• Gwydion, the Celtic equivalent of this Norse God, was known to choose the thick, strong twigs of the Ash for his wands and was renowned for his magical abilities.
  • The staff of the good god and chief of the Tuatha De Danann, the Dagda, is believed to be made of ash wood.
  • The Staff planted by Fintan the Ancient was an ash.
  • Of old, a staff of ash was hung over doorframes to ward off malign influences, or ash leaves were scattered in the four directions to protect a house or area, or a garter made from its green bark was worn as protection against sorcerers and physic attacks.
  • Of old, a staff of ash was hung over doorframes to ward off malign influences, or ash leaves were scattered in the four directions to protect a house or area, or a garter made from its green bark was worn as protection against sorcerers and physic attacks.
  • Carve a piece of ash wood into the shape of a solar cross (an equal-armed cross) and carry it with you when traveling across sea or water for protection against drowning. Healing wands are also carved out of ash wood and healing poppets can be carved from its roots.
  • It is the second most common tree found near Holy Wells in Ireland, the first being Hazel. The Ash was often the selected tree for Maypoles.
  • Ash is one of the trees were protected by Brehon Law of Ireland. Cutting down one of these trees was a fine of one cow. These Trees are Oak, Hazel, Apple, Holly, Yew, Ash and Pine. The Ash was a sacred chieftain tree, believed to "court the flash" since it was prone to be struck by lightning. The ash tree has a particular affinity with lightning, which it attracts. Under an ash tree is not the place to be during an electrical storm.

    There were several famous ashes:

  • Tree of Creevna-Ireland-emigrants to America carried pieces of this ash tree before they left. This tree was considered a charm against drowning.
  • Tree of Uisnech. Standing upon the mythological fifth province of Ireland, it was the centre point of Ireland, performing in wood what the Umbilicus Hiberniae; the centre stone of Ireland did as it also lay upon the Hill of Uisnech.
  • Tree of Totu, Dathi, and Uisnech-Ireland-these Ash trees were some of the five magic trees cut down in 655 AD as a sign of Christianity conquest over paganism. The other two were an oak and an elm.

    Generic Lore

  • In folklore it was believed that the fairies could be seen and conversed with by mortals wherever the three trees grew together.
  • As a cure for rickets the baby was passed widdershins through a cleft made in an ash sapling. The tree was then tied-up and sealed with clay, and afterwards a bond grew between the child and the tree, any later damage to the tree also happened in the health of the child and vice versa, therefore the ash tree could never be cut down as this would result in the disease. If you want your newborn child to be a good singer bury its first nail parings under an ash tree.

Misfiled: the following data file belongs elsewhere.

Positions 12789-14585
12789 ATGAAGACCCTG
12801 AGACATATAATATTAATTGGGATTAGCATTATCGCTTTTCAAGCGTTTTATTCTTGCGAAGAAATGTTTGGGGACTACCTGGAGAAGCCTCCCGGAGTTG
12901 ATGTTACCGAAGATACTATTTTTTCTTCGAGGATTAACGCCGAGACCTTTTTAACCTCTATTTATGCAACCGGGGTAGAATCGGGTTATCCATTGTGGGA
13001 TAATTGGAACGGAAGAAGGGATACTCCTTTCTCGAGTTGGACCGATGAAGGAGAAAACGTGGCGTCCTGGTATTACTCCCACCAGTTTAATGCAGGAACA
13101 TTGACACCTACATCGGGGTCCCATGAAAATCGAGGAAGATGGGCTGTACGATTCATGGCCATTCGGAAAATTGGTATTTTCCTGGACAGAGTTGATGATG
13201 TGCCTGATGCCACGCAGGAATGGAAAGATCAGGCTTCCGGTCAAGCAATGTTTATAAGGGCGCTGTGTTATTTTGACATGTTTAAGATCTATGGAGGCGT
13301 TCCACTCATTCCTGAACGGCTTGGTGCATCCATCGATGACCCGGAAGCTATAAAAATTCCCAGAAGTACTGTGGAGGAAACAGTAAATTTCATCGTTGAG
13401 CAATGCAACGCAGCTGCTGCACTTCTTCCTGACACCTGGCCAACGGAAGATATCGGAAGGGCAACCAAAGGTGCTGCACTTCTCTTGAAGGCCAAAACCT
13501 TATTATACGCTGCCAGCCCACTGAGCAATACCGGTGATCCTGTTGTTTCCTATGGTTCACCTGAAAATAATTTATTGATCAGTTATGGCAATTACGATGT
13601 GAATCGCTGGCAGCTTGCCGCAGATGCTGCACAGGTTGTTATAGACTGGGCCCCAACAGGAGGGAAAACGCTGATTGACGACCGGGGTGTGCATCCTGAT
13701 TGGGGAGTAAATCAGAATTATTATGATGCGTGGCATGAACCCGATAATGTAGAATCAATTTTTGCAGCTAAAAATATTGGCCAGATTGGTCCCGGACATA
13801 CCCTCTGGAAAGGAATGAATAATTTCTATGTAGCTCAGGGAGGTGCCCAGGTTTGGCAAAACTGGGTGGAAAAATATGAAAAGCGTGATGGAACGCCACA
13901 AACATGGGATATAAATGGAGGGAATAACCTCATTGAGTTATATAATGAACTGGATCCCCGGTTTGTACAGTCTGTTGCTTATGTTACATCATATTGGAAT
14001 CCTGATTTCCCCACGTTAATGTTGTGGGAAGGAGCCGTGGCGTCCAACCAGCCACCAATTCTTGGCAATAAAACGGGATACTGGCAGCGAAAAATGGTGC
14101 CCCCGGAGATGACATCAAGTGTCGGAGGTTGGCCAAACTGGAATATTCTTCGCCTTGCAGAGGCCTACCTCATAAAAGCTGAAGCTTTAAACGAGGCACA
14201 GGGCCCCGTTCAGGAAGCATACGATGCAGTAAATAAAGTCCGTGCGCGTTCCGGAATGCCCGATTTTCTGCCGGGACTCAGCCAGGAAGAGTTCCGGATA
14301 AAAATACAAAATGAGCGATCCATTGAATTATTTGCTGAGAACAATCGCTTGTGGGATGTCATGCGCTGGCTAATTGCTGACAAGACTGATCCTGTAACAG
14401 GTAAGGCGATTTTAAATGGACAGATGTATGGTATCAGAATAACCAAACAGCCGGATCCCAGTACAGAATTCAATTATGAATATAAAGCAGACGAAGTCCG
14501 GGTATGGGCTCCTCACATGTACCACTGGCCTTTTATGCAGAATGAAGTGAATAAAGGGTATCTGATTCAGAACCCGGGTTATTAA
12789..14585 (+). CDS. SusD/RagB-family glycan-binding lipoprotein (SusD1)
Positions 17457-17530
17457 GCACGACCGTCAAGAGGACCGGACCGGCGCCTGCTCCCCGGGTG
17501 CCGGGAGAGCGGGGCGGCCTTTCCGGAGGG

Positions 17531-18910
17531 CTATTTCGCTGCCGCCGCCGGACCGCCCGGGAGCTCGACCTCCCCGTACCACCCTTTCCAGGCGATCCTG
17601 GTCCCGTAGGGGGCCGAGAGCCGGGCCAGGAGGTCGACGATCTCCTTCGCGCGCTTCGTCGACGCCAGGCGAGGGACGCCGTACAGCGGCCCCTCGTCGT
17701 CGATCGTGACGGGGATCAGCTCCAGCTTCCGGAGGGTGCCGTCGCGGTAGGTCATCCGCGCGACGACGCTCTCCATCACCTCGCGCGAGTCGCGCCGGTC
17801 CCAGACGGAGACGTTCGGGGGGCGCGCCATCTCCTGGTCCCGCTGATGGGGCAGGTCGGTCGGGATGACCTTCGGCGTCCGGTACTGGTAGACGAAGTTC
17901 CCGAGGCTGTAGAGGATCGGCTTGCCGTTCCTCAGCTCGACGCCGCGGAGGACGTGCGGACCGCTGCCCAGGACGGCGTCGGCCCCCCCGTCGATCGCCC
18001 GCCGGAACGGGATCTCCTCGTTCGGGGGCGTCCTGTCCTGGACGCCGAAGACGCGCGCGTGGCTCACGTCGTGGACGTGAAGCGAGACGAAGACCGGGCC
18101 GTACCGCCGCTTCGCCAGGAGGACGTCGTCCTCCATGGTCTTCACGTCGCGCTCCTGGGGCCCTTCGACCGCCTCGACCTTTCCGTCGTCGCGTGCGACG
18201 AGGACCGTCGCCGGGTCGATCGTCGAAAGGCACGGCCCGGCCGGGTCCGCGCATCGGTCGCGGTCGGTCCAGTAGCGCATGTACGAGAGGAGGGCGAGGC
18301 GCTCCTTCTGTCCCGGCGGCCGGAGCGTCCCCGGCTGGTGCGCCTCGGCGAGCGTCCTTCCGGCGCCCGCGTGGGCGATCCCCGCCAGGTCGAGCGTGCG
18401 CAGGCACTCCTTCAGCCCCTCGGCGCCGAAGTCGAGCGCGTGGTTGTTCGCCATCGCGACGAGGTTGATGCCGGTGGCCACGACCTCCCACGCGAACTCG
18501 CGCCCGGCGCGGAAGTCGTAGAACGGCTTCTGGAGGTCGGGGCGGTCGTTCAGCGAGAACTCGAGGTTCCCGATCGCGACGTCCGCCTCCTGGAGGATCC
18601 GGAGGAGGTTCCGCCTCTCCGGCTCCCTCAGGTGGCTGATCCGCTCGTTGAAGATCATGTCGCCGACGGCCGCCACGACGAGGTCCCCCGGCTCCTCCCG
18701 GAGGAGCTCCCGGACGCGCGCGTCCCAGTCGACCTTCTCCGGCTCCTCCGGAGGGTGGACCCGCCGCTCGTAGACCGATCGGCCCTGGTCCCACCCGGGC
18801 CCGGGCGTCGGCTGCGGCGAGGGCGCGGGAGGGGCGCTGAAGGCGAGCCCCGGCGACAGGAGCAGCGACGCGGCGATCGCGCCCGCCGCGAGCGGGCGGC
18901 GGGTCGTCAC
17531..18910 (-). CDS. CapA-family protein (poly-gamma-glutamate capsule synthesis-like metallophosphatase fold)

• The ceremonial Yule log is often made of Ash--this huge log is kindled each Yule with a piece from last years fire and allowed to smolder for 12 days before it is ceremonially put out.
  • Ash is often used for making both mundane and magical tools-it's said that tools with handles of Ash are more productive than tools with handles of other wood.
  • The flowering Ash has sap that contains a sugary exudate called "manna," which can be used as a laxative.
  • The leaves have diuretic, diaphoretic and purgative properties and are employed in modern herbal medicine for their laxative action, especially in the treatment of gouty and rheumatic complaints proving a useful substitute for Sienna, having a less griping effect. The infusion of the leaves (1 oz to the pint of water) may be given in frequent doses during any 24-hour period. The distilled water of the leaves can be taken every morning and was considered good for dropsy and obesity, and a decoction of the leaves in white wine had the reputation of dissolving stones and curing jaundice. The leaves should be gathered in June, well dried and powdered and kept in well-corked bottles
  • Ash leaves and the tender tops can be used in the spring to make a fasting tea that is a diuretic and can be used as a help for weight loss. Put fresh ash leaves under your pillow to stimulate psychic dreams.
  • Scatter some ash leaves in a bowl of water and place it under a bed over night to prevent and heal illness. The next morning the water and leaves should be discarded outside on open ground then repeat the procedure each evening until well. Leaves can also be sewn into small sachets and worn as health or protection charms. To gain the love of the opposite sex, carry some loose ash leaves in your pockets.
  • Ash bark is known as a liver and spleen cleanser and can make the immune system stronger
  • The ash was said traditionally to combat viper bites and boiled leaves were given to afflicted animals and laid on as a poultice. Ash keys
  • Ash talismans can be worn as protective amulets. Ash is known to keep away serpents and to protect against their bite. If there are no snakes to be found, Ash can be used instead to keep away nasty people who are bitchy, quick to criticize, impatient, or psychic vampires.
  • Ash can be used in medicine pouches or can be used in magick for wart remover: the wart is stuck with a pin that has first been thrust into an Ash, while these words are said: "Ashen tree, Ashen tree, pray these warts off of me." The pins are then stuck back in the tree and left.
  • "Beware the ash, it courts a flash, beware the oak, it courts a stroke" says the old rhyme, meaning that these two trees, above all others, attract lightening.

    Songs about Ash Trees

    "The Ash Tree" is a poem, that was given a Welsh melody, and has become extremely well known in American folklore with dozens of versions. I've always found it a bit creepy, seeing the images of the dead in the branches. But, in a way, I've found that it is a pleasant Druidical song. The second song uses the same music and is a whimsical parody poking fun at those factious Celts.